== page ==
RJ is, by anyone's definition, a rather strange man. He's the kind of OCD that leads people to speculate in the lunchroom whether there is an actual term (like "Asperger's Syndrome") for his condition. For any giving conference room in our building, he has a favorite chair, and if you sit in his chair he will give you the hairy eyeball for the duration of the meeting and become so discomfited that he will be unable to concentrate or answer any direct questions. He spends every lunchtime, every break, and at least an hour after work every day in the lunchroom perfecting his pingpong game. His whole day can be ruined if he has a bad game.
Now, it's hard to tell whether or not he's having a good day unless you know him well. If he is having a good day and he likes you, he will be so talkative that it is hard to get anything done. He doesn't take clues ("Okay, I have to get back to work now....") but then again he doesn't get offended if you just turn away and start working again.
RJ has worked here for nearly 19 years as an engineer. He knows more about our equipment and processes than most people, and there is a lot of research that he's done that he's never documented because he does not like documentation and it is not physically possible to make him do anything that he doesn't want to do. It has happened in the course of those 19 years that he's thrown some temper tantrums. Once he got on the PA system and began screaming because someone had stolen his running shoes. He got a reprimand from HR over it, but by the end of the day it had been turned into a hilarious story.
I myself joked with him about wanting to be there to see his next meltdown because it was just so very much at odds with his normal personality.
On this particular day, I had gone running at lunch. I was a little distracted myself and realized, when I came back from my three-mile run, that I had locked my padlock key in my locker. I want to explain that it was Thursday. Meaning that I had already worked out in these clothes at least three times before. When I had put them on before my run, they were already crunchy. My hair is soaking wet and matted down, my shirt is soaked through with sweat, there are visible funk waves emanating from my person. I tried calling facilities so that they could cut the padlock off, but there was nobody in facilities. It's no use even taking a shower because I have no clean clothes into which I might change.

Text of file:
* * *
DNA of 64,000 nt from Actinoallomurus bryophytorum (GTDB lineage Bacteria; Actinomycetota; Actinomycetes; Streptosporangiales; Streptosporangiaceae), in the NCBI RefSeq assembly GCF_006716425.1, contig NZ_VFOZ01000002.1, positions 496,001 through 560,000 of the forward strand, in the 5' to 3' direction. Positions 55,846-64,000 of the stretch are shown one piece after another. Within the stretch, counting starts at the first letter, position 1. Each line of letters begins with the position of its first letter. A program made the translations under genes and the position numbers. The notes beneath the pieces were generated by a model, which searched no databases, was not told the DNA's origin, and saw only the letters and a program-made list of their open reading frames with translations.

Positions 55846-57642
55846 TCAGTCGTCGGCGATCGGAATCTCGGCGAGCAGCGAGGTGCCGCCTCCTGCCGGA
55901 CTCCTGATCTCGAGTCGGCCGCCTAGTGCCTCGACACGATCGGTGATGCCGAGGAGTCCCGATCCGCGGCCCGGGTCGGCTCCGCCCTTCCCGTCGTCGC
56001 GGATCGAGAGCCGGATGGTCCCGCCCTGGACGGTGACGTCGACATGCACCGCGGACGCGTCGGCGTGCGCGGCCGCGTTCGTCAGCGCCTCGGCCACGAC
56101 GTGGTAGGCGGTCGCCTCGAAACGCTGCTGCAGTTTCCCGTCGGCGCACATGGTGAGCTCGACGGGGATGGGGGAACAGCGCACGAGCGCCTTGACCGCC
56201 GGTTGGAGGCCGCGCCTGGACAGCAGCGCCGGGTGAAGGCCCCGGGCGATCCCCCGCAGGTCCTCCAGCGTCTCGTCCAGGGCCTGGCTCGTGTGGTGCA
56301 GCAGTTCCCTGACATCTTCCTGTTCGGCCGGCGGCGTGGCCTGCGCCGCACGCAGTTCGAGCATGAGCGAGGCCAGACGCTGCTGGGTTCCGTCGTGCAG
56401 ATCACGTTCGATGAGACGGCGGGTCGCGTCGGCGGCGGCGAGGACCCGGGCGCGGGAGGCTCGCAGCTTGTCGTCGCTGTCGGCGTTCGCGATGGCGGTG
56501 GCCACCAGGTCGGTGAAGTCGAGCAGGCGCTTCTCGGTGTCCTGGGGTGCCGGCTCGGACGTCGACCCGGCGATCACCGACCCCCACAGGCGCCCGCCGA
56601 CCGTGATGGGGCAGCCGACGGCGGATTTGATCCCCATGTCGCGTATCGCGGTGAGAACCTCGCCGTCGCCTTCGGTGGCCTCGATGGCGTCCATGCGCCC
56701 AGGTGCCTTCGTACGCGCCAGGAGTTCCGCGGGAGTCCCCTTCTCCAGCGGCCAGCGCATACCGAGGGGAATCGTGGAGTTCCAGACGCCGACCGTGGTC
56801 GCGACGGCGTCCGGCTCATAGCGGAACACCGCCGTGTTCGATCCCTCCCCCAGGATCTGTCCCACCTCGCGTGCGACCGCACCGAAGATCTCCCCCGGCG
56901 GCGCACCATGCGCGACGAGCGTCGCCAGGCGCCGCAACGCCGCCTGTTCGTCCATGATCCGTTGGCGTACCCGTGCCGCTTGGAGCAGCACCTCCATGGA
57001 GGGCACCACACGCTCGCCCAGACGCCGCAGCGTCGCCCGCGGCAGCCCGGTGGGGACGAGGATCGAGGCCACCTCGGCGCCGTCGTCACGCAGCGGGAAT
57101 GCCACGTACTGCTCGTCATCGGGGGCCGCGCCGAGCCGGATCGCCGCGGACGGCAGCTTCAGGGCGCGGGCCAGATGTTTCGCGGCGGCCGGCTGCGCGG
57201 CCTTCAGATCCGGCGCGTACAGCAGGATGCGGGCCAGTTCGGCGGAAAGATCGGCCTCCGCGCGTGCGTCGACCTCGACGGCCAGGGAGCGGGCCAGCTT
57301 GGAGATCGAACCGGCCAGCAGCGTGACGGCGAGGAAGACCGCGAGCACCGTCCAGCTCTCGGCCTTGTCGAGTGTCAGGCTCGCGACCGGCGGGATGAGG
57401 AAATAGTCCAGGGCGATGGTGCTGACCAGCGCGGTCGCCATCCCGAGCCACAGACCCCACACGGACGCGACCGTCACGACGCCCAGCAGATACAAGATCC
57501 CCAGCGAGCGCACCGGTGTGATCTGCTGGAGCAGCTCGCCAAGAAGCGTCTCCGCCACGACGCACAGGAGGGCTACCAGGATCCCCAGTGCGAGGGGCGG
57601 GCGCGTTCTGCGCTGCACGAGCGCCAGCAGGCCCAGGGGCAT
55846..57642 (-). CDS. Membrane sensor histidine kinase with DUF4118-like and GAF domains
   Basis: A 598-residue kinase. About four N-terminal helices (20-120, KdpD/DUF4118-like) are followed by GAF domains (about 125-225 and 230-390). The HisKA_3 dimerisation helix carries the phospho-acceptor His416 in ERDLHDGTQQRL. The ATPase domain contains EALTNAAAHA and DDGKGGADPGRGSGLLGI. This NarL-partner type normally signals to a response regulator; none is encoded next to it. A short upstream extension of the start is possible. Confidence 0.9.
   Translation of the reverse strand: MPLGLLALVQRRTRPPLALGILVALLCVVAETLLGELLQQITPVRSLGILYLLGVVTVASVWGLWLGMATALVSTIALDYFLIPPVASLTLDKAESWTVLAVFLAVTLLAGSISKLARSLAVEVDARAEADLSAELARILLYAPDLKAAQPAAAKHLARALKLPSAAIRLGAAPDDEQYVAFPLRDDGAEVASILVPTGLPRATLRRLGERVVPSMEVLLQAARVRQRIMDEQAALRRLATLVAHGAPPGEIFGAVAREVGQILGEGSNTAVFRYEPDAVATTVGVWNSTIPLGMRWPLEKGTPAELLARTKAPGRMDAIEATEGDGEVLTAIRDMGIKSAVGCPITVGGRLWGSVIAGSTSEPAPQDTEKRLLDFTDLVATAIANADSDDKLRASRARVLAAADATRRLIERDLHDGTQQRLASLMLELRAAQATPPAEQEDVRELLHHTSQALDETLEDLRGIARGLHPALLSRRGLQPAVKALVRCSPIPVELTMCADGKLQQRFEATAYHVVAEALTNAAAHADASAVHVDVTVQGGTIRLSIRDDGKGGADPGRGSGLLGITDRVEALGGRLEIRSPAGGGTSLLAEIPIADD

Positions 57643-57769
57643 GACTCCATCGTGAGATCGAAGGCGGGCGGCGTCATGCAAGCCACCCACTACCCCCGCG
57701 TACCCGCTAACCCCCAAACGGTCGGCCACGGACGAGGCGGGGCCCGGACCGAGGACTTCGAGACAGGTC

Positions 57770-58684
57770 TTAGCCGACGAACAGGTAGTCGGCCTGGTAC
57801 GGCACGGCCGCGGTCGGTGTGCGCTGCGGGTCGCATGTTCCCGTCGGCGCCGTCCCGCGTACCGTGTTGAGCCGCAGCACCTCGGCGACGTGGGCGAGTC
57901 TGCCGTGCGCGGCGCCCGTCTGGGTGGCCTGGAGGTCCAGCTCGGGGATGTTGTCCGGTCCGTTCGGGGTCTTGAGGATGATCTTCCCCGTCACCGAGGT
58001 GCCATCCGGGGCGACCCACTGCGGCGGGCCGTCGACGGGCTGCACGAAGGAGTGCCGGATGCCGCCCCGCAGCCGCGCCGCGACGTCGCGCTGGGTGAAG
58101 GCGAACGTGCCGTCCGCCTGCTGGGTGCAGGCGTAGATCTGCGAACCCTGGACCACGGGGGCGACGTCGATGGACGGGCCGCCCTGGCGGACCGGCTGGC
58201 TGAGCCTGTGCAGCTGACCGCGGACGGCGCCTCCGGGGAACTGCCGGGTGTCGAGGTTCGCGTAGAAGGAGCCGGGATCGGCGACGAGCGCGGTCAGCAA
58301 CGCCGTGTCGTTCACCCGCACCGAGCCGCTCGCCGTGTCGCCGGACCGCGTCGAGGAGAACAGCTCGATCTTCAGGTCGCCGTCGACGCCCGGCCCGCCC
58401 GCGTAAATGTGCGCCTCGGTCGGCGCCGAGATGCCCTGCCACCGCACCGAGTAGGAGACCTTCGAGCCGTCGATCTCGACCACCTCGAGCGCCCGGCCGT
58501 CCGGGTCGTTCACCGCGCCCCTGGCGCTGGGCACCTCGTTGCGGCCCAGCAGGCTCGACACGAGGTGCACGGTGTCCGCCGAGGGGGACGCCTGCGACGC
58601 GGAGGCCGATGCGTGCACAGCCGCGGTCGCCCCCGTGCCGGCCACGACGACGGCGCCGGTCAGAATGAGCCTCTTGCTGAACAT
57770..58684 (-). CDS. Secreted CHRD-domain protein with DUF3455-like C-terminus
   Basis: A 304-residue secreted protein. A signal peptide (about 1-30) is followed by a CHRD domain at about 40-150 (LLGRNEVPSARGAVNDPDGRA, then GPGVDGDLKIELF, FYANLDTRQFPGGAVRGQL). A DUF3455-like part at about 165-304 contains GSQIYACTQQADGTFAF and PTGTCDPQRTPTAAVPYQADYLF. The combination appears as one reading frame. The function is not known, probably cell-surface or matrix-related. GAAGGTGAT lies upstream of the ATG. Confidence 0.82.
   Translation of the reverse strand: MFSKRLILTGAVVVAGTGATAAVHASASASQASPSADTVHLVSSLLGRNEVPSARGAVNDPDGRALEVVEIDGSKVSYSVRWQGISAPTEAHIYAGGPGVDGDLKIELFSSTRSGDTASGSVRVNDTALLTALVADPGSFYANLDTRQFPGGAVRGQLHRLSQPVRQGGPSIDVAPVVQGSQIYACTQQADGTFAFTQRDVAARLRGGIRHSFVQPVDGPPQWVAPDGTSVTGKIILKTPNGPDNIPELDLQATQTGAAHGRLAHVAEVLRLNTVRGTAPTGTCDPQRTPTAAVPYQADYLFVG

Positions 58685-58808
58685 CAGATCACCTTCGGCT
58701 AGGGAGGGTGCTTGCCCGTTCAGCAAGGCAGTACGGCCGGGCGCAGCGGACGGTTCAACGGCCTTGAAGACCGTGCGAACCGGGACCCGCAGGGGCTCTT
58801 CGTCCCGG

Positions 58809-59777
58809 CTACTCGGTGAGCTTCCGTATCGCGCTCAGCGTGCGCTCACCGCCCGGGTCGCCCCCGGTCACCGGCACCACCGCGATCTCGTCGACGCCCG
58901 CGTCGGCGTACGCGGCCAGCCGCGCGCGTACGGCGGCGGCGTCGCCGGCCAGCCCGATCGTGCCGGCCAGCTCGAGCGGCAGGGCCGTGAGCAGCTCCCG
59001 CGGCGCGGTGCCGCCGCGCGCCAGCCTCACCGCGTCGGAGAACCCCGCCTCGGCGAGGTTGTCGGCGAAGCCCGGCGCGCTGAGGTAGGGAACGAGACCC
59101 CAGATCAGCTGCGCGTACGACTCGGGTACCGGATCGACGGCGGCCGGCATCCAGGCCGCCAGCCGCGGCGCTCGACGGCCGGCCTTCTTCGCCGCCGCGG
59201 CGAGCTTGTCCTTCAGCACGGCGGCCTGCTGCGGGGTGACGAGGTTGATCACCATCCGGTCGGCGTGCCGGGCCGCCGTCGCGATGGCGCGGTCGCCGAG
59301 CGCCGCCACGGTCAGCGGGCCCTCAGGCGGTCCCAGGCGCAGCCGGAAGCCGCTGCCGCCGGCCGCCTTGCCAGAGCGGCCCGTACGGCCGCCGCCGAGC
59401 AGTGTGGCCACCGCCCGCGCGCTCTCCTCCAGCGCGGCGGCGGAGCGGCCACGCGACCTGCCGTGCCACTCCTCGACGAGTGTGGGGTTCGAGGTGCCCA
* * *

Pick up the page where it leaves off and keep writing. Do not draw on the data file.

I was hiding out in my cube when RJ came in. He was smiling in a very self-conscious, rueful sort of way.
"Well, you missed it," he said.
"What did I miss?"
"My seven-year meltdown. I really did it."
I winced and asked him what had happened.
"Well, The Owner of the Company [TOC] called me over to his lunch table after my pingpong game. I had lost, so I was already mad. He started asking me why our company is behind our competitor on this particular process. I tried to explain that the method our company is using is inherently slower, but he doesn't care. He ended up saying 'Maybe you should spend more time figuring out this process and less time playing pingpong.'"
At this point in his story, RJ is starting to get agitated again. His eyes are reddening and his sentences are getting shorter and louder.
"I tried to reason with him," RJ continued. "But I finally just started yelling at him and he waved his hand at me and said 'I don't want to talk to you anymore. Go away.' So I started to walk away, but the more I thought about it, the more I thought How dare he tell me how to spend my lunch hour, my personal time! How dare he tell me that I'm not doing my job! He knows nothing about my job and how I'm doing it! So I ended up going back into the lunchroom and getting right up in his face and screaming at him, calling him obscene names and telling him that he could go to hell and and banging on the table in front of his face. The facilities guys grabbed my arms and were dragging me out of the lunchroom."
Aha. This is why I couldn't get hold of them...
Just before he came to me, the head of HR had paged our boss to her office. RJ told me that the reason he came to my cube was that he wanted me to know the truth, and then he left. Two minutes later, my boss came by asking if Rod was still in my cube. I told him no, and he paged RJ. No more than five minutes later, my boss sent out an email saying that RJ was no longer with the company, having been dismissed for inappropriate and threatening behavior.
Within half an hour, I had ten people in my cube wanting to hear the story and to commiserate over the loss. The general consensus was that it was TOC gunning for RJ and that although RJ was certainly in the wrong, that dismissal was vindictive and severe. Most people's reaction was "But this is RJ! He does this! Everyone knows that!" My own boss was more upset than I've ever seen him.
I've talked to RJ since then, and he's doing okay. He won't be hurting financially. One factor of his OCD is that he never spends any money. His amusements are few and inexpensive. He's not married, he's naturally frugal, preferring to invest his money. He can afford to take several years to figure out what he's going to do next.
But I'm still going to miss my friend.